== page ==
ShortBookandScribes #BlogTour #Extract from Baxter’s Requiem by Matthew Crow @CorsairBooks #RandomThingsTours
I’m delighted to be able to share an extract from Baxter’s Requiem by Matthew Crow with you today as part of the blog tour. My thanks to Anne Cater from Random Things Tours for the place on the tour.
A tender, witty, uplifting story about friendship, family and community written with great humour that will appeal to fans of Rachel Joyce, Ruth Hogan and Joanna Cannon.
Let me tell you a story, about a man I knew, and a man I know…
Mr Baxter is ninety-four years old when he falls down his staircase and grudgingly finds himself resident at Melrose Gardens Retirement Home.
Baxter is many things – raconteur, retired music teacher, rabble-rouser, bon viveur – but ‘good patient’ he is not. He had every intention of living his twilight years with wine, music and revelry; not tea, telly and Tramadol. Indeed, Melrose Gardens is his worst nightmare – until he meets Gregory.
At only nineteen years of age, Greg has suffered a loss so heavy that he is in danger of giving up on life before he even gets going.
Determined to save the boy, Baxter decides to enlist his help on a mission to pay tribute to his long-lost love, Thomas: the man with whom he found true happiness; the man he waved off to fight in a senseless war; the man who never returned. The best man he ever knew.
With Gregory in tow Baxter sets out on a spirited escape from Melrose, bound for the war graves of Northern France. As Baxter shares his memories, the boy starts to see that life need not be a matter of mere endurance; that the world is huge and beautiful; that kindness is strength; and that the only way to honour the dead, is to live.
Baxter’s Requiem is a glorious celebration of life, love and seizing every last second we have while we’re here.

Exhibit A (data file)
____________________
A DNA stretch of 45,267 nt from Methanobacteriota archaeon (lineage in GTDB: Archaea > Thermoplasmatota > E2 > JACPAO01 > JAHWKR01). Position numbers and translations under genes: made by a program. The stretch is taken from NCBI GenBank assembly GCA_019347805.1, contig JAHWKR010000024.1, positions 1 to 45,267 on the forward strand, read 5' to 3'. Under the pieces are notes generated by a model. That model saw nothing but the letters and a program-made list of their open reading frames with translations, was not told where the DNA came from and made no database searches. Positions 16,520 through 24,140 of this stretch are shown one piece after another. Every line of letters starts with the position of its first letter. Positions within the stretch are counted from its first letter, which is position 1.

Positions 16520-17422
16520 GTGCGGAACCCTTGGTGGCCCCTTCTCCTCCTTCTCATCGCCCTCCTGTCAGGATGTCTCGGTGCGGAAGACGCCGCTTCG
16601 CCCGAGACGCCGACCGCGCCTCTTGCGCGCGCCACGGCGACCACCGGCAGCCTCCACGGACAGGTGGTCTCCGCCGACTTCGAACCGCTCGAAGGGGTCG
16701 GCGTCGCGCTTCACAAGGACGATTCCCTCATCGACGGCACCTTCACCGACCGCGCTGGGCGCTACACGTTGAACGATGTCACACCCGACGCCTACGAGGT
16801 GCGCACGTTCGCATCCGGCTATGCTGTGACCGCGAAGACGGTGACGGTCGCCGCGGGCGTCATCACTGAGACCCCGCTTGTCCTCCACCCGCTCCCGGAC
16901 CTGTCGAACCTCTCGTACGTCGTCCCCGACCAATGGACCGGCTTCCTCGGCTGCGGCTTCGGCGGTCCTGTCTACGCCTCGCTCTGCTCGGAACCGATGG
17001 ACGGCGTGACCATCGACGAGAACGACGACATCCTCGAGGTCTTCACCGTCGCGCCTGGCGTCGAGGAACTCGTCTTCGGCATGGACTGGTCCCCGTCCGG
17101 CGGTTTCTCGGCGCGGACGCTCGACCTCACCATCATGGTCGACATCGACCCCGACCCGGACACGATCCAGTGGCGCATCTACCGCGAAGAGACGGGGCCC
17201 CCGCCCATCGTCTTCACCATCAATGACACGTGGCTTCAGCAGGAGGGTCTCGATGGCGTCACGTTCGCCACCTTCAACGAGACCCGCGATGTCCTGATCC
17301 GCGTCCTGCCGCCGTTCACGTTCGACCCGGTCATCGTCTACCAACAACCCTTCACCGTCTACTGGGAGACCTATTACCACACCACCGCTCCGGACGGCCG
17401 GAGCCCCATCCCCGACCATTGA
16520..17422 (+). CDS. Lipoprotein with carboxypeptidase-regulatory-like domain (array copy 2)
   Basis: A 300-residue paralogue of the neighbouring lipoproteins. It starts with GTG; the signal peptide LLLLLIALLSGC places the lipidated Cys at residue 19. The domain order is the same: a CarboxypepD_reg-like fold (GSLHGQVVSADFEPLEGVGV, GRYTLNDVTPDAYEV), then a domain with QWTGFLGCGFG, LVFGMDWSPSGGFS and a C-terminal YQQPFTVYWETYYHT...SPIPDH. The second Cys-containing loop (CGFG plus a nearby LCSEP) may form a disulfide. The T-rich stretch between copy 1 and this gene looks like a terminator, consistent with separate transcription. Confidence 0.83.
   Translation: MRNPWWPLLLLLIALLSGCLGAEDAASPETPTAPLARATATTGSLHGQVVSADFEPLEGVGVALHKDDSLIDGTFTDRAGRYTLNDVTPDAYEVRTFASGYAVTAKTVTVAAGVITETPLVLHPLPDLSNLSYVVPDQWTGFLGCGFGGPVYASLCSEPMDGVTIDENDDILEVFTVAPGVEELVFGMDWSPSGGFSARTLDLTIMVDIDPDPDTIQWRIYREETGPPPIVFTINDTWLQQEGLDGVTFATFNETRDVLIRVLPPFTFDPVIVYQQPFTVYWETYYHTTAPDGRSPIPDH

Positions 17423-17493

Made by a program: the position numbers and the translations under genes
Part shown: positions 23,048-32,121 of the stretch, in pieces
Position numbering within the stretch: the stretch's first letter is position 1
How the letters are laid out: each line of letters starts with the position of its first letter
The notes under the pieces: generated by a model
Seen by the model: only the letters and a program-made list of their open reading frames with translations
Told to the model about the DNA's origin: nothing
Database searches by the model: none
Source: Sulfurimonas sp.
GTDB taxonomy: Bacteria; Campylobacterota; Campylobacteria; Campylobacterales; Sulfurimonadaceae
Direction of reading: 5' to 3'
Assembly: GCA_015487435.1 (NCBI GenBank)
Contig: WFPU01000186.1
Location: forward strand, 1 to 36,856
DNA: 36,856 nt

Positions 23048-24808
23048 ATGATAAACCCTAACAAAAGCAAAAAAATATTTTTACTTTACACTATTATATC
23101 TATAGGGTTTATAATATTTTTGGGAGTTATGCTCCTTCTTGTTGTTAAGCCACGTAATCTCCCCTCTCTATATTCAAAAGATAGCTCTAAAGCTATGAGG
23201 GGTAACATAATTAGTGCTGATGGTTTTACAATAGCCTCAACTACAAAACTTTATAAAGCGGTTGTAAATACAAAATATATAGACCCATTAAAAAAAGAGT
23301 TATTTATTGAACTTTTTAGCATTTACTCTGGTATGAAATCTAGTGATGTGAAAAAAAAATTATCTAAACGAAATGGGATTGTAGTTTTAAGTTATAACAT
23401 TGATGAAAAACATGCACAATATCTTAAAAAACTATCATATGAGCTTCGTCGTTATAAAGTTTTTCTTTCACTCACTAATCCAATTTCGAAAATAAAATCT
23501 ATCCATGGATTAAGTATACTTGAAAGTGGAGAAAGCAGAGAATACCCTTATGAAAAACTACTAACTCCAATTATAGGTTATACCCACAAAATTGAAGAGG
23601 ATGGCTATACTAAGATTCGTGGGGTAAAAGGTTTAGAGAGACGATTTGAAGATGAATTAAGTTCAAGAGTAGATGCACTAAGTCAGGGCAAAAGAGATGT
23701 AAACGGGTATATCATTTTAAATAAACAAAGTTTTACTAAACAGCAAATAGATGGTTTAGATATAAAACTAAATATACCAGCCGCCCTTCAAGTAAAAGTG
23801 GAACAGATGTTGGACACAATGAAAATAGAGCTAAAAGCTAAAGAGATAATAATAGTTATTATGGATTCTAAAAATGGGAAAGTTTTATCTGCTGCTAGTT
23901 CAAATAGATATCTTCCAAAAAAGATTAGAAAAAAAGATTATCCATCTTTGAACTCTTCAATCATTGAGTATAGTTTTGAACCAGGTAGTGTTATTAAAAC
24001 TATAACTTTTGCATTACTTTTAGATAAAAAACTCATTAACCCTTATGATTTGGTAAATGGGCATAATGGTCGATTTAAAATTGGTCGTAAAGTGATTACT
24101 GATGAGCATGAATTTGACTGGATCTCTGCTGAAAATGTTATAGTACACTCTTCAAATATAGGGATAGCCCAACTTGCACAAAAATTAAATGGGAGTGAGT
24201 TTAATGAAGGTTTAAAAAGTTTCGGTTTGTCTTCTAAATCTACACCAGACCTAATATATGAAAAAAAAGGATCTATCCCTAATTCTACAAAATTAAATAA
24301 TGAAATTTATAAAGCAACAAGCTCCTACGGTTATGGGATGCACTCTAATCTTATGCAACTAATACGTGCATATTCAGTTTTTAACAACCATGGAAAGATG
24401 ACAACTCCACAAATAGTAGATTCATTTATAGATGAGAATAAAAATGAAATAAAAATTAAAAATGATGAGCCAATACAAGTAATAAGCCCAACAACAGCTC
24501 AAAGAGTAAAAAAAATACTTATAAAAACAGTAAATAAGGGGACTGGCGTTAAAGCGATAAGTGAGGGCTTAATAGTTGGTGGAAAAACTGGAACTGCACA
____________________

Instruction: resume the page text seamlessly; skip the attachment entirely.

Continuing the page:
‘I’m afraid it’s not good news, Mr Baxter,’ the doctor said, as Baxter sat on the edge of his bed, polishing his glasses.
‘Nothing ever is at my age,’ Baxter replied with a short laugh.
‘What we’d be looking at now is making you comfortable.’
Baxter grunted, replaced his glasses on his head and stared grimly around the room. The walls had been painted a dappled magnolia, and above the bed there hung a crude picture of a country meadow which he found as offensive as the limp meals which were presented to him thrice daily.
‘It’s like practising being dead and paying for the privilege!’ he had announced upon arrival, as his belongings were laid out carefully and to his strict instruction.
He had insisted on bringing with him his record player, a collection of twenty-seven records and a boxful of framed black and-white photos that he instructed the staff to arrange along the windowsill in a very specific order. It was sentimentality which bound him to his small collections of keepsakes and memories, not necessity. If anything his memory was growing stronger with age. Once hazy recollections had become sharper as he himself began to blur at the edges. All he had to do was close his eyes and off he went.